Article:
6 Places made famous by literature


The best travel writing captures the heart and the imagination. The author’s ability to conjure up a sense of place leaves us longing to go there. If you wept over the dust-pale sunsets and sheer romance of Out of Africa, read on. Rose Gamble picks six destinations made famous by books

HR_Michael-Poliza_CottarsNgong Hills & the Masai Mara, Kenya – Out of Africa, Isak Dinesen (1937)
This iconic memoir recounts the 17 years that Karen von Blixen-Finecke (pen name Isak Dinesen) spent in British East Africa. Her lyrical descriptions of galloping over the Kenyan plains pink with dust, and sleeping beneath starlit skies, are the inspiration behind many tented camp safaris. Sydney Pollack’s much lauded film adaptation in 1985, starring Meryl Streep and Robert Redford, later elevated Out of Africa to almost-legendary status, bringing even more tourists flooding to Kenya.
Literary stay  Be transported back to von Blixen’s era by spending a few days at Cottar’s 1920s Safari Camp, on the edge of the Masai Mara, where you can expect antique furnishings, roll-top baths and liveried staff.

Great Karoo, South Africa – Disgrace, J.M Coetzee (1999)
By the winner of the Nobel Prize in Literature, this novel follows a disgraced university lecturer who takes refuge on his daughter’s farm in the Eastern Cape. Although bleak in subject matter, Coetzee’s descriptions of the startling contrasts of the Karoo landscape — at once beautiful, ominous and powerful — are magnetic.
Literary stay  The 14,000 hectares of Mount Camdeboo Private Game Reserve illustrate the disparity between this beautiful region’s sweeping, gold-green grasslands and the Sneeuberg Mountains’ mouthful of jagged teeth. Choose to stay in Camdeboo, Hillside or Courtyard Manor.

Botswana – The No. 1 Ladies Detective Agency, Alexander McCall Smith (1998)
Alexander McCall Smith’s gentle detective stories are a cheerful alternative to the bleakness of many African novels. His jovial protagonist Mma Precious Ramotswe and other characters bathe Botswana and its capital Gaborone in a friendly and appealing glow.
Literary stay  Deception Valley Lodge boasts a name that would surely pique the interest of the ever-curious Mma Ramotswe. Set on the northeastern border of the Central Kalahari Game Reserve, it works with local San bushmen to teach guests about survival in the bush: just the skills needed by a lady detective.

Cairo, Egypt – Children of Gebelawi, Naguib Mahfouz (1981)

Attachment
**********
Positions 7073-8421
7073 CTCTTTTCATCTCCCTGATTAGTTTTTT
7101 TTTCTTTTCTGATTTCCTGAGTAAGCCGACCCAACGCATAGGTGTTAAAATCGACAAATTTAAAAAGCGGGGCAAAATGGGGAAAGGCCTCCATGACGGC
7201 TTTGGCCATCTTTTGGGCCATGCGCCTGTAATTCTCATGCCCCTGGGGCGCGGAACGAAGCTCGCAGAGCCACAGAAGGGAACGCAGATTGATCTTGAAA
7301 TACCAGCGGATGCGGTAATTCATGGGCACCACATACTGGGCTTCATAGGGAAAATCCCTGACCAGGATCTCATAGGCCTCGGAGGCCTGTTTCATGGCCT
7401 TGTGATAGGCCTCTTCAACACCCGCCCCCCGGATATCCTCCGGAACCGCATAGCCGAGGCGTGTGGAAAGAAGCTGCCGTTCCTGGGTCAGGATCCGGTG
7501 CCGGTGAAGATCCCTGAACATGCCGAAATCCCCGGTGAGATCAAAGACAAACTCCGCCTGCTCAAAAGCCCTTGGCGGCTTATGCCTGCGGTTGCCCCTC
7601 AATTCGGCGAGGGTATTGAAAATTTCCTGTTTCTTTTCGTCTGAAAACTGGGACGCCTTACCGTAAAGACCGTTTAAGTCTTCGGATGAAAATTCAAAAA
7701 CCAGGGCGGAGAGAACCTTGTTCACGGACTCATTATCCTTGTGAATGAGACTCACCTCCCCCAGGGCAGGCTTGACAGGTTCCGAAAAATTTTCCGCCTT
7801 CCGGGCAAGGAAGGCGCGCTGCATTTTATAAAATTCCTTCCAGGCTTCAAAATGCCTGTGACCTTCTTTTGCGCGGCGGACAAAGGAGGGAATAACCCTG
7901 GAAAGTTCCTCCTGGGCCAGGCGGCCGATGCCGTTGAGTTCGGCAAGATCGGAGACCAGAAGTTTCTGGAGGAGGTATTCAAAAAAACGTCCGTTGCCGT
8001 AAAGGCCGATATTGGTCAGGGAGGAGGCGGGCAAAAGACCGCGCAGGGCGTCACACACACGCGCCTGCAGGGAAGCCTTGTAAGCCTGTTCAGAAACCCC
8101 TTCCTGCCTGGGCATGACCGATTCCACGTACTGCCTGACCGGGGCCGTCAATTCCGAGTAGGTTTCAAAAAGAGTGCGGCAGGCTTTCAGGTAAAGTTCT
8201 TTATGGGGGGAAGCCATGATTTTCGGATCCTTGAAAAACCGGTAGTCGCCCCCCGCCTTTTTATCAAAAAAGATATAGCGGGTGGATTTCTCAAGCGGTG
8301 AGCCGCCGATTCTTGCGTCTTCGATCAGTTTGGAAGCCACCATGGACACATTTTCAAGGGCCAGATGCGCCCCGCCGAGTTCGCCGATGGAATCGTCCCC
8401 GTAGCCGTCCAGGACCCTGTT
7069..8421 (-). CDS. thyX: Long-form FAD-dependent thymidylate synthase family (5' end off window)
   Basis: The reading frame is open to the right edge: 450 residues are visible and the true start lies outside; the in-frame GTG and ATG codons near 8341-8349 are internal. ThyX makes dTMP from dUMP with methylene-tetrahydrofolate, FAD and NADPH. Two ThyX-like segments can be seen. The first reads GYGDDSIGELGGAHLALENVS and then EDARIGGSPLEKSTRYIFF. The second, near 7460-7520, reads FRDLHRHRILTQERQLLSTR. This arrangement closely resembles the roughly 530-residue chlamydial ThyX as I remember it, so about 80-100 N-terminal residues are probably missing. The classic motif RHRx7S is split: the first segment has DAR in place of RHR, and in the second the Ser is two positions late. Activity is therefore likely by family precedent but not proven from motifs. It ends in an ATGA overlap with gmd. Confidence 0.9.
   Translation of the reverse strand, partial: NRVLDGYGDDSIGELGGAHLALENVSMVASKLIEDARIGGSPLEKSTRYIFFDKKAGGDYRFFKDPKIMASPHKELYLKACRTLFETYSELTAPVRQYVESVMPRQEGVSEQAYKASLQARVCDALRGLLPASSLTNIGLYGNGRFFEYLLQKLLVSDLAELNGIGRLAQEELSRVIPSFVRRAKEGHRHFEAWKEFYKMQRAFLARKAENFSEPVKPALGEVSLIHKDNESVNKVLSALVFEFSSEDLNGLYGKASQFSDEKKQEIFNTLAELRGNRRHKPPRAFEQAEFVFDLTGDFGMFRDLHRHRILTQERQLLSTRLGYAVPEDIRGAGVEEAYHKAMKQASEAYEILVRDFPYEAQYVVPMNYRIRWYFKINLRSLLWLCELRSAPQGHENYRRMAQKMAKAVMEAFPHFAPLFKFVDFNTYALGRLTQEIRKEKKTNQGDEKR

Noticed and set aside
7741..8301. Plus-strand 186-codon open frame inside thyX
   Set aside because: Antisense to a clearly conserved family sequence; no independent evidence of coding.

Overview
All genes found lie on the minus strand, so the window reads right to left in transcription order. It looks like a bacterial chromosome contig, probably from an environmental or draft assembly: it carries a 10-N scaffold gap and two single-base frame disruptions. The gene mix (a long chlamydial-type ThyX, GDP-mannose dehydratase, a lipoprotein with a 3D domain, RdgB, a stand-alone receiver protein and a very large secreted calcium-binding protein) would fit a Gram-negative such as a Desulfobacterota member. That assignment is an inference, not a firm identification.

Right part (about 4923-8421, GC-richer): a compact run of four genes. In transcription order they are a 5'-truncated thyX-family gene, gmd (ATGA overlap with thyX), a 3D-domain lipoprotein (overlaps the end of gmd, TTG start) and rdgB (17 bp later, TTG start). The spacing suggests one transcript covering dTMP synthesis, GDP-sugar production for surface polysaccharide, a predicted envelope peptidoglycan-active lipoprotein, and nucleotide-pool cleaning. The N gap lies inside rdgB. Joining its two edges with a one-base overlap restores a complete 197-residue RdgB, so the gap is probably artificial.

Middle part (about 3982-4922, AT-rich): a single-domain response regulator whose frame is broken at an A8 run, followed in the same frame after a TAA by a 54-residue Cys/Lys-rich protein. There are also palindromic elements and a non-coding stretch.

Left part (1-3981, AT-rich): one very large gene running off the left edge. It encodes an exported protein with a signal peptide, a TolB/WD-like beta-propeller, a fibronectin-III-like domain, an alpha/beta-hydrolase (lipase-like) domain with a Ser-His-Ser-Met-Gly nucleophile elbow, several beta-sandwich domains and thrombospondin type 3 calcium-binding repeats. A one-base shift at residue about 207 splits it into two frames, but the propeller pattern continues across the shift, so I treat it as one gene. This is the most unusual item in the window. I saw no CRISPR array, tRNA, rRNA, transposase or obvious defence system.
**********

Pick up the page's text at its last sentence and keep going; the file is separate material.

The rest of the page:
Originally published in Arabic, this novel is an allegory of the history of Judaism, Christianity and Islam. It earnt Mahfouz the Nobel Prize in Literature (as well as an assassination attempt), and the reader is swept into a buzzing Cairo of twisting, stone-walled streets, drenched in a fascinating past.
Literary stay  The city’s first boutique hotel The Talisman is entered from a frenetic alleyway at the heart of bustling central Cairo. The hotel itself is wonderfully calm, but step outside and you’ll enter the world of Mahfouz’s masterpiece.

Shiwa Ng’andu, Zambia – The Africa House, Christina Lamb (1999)
This is a fascinating account of the construction in 1920, by the much-admired Sir Stewart Gore-Browne, of Shiwa Ng’andu, an extraordinary mansion and estate in the granite hills and rolling plains of what was then Northern Rhodesia. This grand edifice, complete with a gilded library and beautiful rose garden, must be seen to be believed.
Literary stay  Sir Stewart’s grandson has restored the property to its pristine splendour, and the 22,000-acre estate is open to visitors. You can stay in one of the four guest rooms, furnished with original pieces. Supper is served on the original table where the great man himself would dine in full evening dress.

Lake Manyara & The Serengeti, Tanzania – Green Hills of Africa, Ernest Hemingway (1935)
Hemingway’s nonfiction journal tells the story of a month-long safari in Tanzania he and his second wife Pauline Marie Pfeiffer enjoyed together in 1933. Although there’s a strong focus on big-game hunting (interspersed with some philosophical ruminations on Russian literature) the stark but evocative descriptions of the land paint a picture of an unspoilt wilderness teeming with game.
Literary stay  Namiri Plains, situated in a remote corner of the Serengeti, is almost as untouched as Hemingway’s Africa, still abounding in big cats. With only eight tents, the camp will make you feel as if you have the place entirely to yourself.